I write these things to you who believe in the name of the Son of God so that you may know that you have eternal life. This is the confidence we have in approaching God: that if we ask anything according to his will, he hears us. And if we know that he hears us—whatever we ask—we know that we have what we asked of him.
1 John 5:13-15
If I get what I want
This is the heart of the second question you should ask as you pray. Namely:
What will happen if I get what I want?
What would actually happen if God gave you what you were asking for? What a great question which plays out the “consequence” of our prayers. What I have experienced so often is my answer to that question is so much smaller than what God actually did in that situation. I asked for comfort and God healed. I asked for money, and God worked maturity in having to walk through the money not being available. So many times what I ask for is the equivalent of a used Chevy Chevette, and what God can do is a Chevy Corvette. In Matthew chapter seven, Jesus says this:
“Ask and it will be given to you; seek and you will find; knock and the door will be opened to you. For everyone who asks receives; the one who seeks finds; and to the one who knocks, the door will be opened. “Which of you, if your son asks for bread, will give him a stone? Or if he asks for a fish, will give him a snake? If you, then, though you are evil, know how to give good gifts to your children, how much more will your Father in heaven give good gifts to those who ask him!”
If we’re mortal and flawed and we still know how to give great gifts, how much more capable is God? When we begin to reorient our heart to God’s in our asking, the question transforms into:
What will happen if I pray for what God wants?
It’s all about God
And finally, and most importantly, we should ask:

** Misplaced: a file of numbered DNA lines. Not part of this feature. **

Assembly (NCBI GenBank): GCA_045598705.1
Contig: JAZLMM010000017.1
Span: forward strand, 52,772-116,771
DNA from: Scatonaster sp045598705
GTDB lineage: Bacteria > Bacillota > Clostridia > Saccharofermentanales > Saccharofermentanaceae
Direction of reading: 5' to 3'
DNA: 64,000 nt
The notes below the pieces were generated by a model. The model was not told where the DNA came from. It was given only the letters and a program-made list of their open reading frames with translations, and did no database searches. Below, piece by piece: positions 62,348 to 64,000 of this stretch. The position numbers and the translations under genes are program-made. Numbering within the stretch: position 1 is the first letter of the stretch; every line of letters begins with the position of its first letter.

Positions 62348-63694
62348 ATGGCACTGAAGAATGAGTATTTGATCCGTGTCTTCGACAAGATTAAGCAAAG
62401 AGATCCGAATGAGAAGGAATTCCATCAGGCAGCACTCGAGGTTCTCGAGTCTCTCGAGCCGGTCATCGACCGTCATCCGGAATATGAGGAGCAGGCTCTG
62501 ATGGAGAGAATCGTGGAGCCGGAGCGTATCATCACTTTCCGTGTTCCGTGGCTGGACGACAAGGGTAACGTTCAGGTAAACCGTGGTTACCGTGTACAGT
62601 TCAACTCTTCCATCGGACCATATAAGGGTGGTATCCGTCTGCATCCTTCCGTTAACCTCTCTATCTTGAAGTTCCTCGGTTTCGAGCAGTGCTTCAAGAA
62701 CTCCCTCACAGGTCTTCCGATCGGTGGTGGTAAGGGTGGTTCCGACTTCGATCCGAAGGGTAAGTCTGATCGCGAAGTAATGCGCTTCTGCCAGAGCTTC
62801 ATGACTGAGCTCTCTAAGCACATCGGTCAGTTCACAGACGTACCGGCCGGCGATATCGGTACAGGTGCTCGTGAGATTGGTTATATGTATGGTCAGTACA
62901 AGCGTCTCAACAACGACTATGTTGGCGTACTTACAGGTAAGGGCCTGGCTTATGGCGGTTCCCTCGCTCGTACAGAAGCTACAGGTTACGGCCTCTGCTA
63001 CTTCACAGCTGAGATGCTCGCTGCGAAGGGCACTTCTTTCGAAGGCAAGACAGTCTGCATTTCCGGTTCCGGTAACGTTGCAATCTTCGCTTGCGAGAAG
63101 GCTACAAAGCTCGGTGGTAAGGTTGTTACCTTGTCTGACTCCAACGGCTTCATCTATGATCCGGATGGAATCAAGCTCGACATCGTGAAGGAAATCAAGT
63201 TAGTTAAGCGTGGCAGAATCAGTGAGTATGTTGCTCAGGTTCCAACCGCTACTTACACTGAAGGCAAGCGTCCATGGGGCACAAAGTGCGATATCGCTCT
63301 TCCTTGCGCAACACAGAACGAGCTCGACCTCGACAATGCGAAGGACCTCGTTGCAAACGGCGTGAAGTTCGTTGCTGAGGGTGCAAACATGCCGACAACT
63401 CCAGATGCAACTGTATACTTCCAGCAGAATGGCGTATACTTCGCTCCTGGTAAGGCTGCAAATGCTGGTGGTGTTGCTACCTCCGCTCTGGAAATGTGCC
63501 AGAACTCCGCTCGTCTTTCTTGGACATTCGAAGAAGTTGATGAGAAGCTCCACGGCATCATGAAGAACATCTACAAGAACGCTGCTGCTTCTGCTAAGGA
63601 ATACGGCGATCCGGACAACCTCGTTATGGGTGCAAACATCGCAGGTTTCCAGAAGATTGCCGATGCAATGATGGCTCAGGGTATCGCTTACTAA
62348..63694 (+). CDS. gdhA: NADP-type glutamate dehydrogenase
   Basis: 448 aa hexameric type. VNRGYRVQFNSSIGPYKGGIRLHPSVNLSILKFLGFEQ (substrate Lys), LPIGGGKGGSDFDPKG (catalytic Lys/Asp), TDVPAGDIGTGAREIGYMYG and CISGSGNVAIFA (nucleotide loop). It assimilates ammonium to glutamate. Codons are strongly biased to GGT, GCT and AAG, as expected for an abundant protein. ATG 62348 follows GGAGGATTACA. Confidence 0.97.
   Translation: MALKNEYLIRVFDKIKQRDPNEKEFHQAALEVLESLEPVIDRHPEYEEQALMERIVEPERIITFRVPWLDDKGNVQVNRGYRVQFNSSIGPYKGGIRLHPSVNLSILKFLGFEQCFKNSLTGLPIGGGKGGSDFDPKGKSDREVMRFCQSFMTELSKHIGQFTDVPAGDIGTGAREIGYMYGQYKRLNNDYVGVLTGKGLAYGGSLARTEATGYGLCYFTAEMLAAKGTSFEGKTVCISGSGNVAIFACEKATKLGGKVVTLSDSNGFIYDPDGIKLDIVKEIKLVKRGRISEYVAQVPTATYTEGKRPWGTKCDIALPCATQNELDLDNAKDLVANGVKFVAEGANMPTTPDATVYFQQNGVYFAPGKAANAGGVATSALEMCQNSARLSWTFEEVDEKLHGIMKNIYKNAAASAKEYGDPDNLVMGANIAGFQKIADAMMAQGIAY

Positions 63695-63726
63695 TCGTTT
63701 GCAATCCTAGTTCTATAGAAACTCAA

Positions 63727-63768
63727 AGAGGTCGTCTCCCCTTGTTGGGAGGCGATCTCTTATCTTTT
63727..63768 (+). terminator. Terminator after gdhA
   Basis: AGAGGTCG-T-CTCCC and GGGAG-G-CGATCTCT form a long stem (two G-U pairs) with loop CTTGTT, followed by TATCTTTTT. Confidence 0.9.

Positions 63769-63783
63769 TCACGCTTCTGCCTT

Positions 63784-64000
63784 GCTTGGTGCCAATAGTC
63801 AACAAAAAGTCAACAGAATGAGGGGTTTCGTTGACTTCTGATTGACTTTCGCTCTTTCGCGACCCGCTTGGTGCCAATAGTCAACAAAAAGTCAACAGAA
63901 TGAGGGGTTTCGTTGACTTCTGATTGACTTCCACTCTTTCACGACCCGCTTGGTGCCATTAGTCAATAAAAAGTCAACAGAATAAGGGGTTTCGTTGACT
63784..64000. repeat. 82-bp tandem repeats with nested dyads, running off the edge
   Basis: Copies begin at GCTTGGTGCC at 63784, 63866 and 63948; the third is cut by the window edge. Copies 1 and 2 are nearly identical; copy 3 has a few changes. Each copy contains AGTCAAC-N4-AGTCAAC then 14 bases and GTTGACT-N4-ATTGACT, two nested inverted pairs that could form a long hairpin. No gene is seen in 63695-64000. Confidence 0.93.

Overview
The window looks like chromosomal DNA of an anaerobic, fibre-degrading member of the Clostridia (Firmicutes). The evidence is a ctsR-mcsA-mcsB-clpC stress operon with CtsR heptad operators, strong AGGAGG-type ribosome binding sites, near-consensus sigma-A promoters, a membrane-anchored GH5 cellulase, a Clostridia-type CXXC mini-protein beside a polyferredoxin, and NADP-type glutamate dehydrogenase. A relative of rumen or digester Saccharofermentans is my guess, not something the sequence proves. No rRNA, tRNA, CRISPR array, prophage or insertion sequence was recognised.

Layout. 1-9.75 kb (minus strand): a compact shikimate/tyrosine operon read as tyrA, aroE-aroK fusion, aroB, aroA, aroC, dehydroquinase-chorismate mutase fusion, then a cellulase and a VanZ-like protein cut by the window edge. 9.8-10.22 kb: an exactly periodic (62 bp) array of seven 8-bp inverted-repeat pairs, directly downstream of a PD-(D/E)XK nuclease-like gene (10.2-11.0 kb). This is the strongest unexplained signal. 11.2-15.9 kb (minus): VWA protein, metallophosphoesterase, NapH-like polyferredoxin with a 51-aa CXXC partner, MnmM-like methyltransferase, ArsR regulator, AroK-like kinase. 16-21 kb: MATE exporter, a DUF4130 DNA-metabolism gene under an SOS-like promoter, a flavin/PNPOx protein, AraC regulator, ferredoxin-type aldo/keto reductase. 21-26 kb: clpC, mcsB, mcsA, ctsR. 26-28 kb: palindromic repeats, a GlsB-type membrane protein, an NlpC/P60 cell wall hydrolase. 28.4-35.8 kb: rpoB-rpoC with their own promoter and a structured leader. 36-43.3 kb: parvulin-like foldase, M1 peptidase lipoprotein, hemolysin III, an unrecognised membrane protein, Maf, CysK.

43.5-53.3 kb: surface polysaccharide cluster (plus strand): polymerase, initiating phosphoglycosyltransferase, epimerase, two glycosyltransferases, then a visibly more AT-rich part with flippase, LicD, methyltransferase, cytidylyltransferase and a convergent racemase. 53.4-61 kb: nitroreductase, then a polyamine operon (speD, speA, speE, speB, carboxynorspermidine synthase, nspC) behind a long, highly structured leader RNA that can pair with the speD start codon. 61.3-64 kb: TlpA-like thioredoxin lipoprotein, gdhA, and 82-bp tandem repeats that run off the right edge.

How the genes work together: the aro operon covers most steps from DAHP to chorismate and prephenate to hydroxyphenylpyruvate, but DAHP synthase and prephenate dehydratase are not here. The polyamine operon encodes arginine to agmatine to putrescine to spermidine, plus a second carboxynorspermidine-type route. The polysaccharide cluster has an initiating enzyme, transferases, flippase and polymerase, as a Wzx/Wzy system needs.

How does this make God’s name great?
If our prayers are ultimately for us, or even those we love, they don’t really amount to anything. If we become more, our prayers become infinitely less. I have prayed many times in my life for someone to be healed or saved from a life-threatening situation. In effect, my prayers were really that they stay alive. But in all honesty, is that the high bar? This is an uncomfortable thing to say, and I say it with great sensitivity, but great sincerity. What are we desiring in this life? Is it success in this life? Is it happiness or comfort in this life? Is it “this life?” The truth of scripture is clear that we exist to bring glory to God. Our true purpose here is a kingdom one. It is not to achieve or accumulate for here, it is to make God’s name great. It is to add to His kingdom. What would our’s and other’s lives look like if we began to pray like that? What if our heart was in perfect alignment with His, and we were not praying for ourselves or others just to be alive, but that God’s name became greater through what we or someone else was going through?
Jesus gave us the model for prayer. He taught us how to pray. May we pray as He did, and for what He did. May His words be the final punctuation on what I desire to communicate on prayer today:
This, then, is how you should pray:
“‘Our Father in heaven,
hallowed be your name,
your kingdom come,
your will be done,
on earth as it is in heaven.
Give us today our daily bread.
And forgive us our debts,
as we also have forgiven our debtors.
And lead us not into temptation,
but deliver us from the evil one.